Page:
It is very important that Partner States build trust and strengthen the EACJ the regional judicial body charged with resolving community disputes in the region. It is evident how the EACJ has performed its functions and the potential it has in ensuring adherence to the rule of law; but it is not given sufficient jurisdiction and in some instances, the little jurisdiction it has is systematically taken away. However, for the integration process to succeed in East Africa there has to exist an independent and free system that will remedy violations and above all political willingness of those in power to abide by decisions of those given the sacred duty of redressing injustices. The Court interprets and applies the Treaty provisions for the achievement of the EAC objectives and not for purposes of pleasing any of the interested stakeholders.
Development of regional jurisprudence is one of the most encouraging aspects of the establishment of the EACJ. While the legislative and executive organs are working towards the creation of enabling environment for the political integration to be a reality by enacting community laws and adopting policies of the implementation of these laws, the judicial organ of the Community is playing the crucial role of interpreting the Treaty and other Community laws and in ensuring respect for the founding principles of the Community.
Caribbean Court of Justice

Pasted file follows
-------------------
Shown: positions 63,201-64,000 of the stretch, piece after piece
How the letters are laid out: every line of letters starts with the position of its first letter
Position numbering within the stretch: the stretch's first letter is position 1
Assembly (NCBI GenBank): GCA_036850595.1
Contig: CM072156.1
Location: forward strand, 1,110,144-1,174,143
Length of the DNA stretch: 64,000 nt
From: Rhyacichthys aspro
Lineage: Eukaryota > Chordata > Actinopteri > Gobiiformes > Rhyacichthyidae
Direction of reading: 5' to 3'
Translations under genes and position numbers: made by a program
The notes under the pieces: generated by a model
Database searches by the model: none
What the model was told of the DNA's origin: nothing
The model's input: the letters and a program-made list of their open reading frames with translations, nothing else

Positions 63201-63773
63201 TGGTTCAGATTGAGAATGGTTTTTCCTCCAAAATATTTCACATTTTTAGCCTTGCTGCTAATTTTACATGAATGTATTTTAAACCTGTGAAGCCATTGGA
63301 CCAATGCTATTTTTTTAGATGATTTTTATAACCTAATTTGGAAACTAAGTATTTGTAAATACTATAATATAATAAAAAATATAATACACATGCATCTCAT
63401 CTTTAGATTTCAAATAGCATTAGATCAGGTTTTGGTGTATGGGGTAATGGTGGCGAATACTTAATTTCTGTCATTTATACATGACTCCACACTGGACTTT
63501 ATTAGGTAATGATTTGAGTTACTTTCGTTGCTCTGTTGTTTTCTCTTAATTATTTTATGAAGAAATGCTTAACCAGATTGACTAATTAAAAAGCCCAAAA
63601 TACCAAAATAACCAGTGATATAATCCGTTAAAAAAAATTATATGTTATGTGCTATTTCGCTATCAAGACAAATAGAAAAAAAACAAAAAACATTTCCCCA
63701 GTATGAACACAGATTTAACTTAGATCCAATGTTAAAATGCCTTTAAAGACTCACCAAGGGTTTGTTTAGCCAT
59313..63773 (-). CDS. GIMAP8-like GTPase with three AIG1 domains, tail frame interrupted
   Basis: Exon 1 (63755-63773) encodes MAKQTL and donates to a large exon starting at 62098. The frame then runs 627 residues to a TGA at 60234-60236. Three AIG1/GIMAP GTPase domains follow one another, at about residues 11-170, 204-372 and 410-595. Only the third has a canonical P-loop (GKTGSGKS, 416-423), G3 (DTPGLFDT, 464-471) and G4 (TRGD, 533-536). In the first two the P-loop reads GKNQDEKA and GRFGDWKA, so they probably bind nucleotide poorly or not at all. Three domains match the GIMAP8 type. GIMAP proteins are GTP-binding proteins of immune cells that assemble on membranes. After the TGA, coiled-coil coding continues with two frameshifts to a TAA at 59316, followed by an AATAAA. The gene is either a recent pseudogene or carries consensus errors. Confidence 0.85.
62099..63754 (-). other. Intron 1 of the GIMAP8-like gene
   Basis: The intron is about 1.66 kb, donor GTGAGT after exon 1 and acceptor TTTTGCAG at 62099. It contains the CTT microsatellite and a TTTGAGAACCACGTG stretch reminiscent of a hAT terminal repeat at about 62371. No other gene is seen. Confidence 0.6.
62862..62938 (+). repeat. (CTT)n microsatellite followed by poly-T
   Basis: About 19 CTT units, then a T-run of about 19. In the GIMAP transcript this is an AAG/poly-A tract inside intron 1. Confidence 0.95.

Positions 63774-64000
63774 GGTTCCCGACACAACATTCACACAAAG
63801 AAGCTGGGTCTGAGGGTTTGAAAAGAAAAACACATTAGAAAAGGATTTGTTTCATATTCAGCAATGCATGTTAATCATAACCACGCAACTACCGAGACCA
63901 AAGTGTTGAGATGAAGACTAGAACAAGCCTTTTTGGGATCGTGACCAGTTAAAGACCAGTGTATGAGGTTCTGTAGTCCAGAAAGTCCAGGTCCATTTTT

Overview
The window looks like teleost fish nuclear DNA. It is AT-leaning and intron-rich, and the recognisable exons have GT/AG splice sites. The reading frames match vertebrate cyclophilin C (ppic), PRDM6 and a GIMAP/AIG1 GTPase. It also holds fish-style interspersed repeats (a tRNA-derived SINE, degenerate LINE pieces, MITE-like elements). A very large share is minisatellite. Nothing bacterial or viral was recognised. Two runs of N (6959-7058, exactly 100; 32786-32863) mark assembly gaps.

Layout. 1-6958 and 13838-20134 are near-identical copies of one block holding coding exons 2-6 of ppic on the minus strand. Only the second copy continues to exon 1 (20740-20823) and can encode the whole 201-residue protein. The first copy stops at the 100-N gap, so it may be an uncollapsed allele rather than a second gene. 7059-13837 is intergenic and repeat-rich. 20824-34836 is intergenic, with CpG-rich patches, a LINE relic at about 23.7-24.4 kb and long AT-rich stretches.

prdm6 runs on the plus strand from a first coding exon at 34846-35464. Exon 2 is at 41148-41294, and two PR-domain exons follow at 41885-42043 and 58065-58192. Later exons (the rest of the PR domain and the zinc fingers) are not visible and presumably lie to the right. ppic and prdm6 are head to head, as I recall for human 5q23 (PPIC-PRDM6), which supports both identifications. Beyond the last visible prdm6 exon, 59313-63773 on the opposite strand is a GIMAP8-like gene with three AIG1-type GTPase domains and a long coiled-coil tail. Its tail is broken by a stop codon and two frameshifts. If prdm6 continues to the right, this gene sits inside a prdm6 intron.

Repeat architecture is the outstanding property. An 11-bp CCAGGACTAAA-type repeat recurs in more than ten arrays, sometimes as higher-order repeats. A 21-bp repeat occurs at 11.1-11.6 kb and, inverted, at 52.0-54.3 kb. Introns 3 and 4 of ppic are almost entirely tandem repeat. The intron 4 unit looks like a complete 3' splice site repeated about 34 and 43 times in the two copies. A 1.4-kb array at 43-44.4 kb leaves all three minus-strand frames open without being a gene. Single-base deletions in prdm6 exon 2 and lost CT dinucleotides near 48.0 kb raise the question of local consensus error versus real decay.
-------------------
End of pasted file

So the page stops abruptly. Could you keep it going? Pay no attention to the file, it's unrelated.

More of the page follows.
The nations of the Commonwealth Caribbean have also created regional institutions that serve to promote and protect the new supra-national order established by them. One of the institutions that cement the regional alliance among the Commonwealth Caribbean states is the Caribbean Court of Justice.
However, at the center of the judicial system in the Commonwealth Caribbean lies the English Judicial Committee of the Privy Council. The Privy Council is an institution that became established as the final court for the individual countries during the era of colonialism. The Privy Council was instituted under the premise that the King is the fountain of all justice throughout his Dominions. It exercises appellate jurisdiction and acts in an advisory capacity to the Crown. During the colonial era, the King exercised final appellate jurisdiction over all colonies and territories. In the case of the West Indies, the services of the Judicial Committee were requested as a relief from the decisions of the local courts.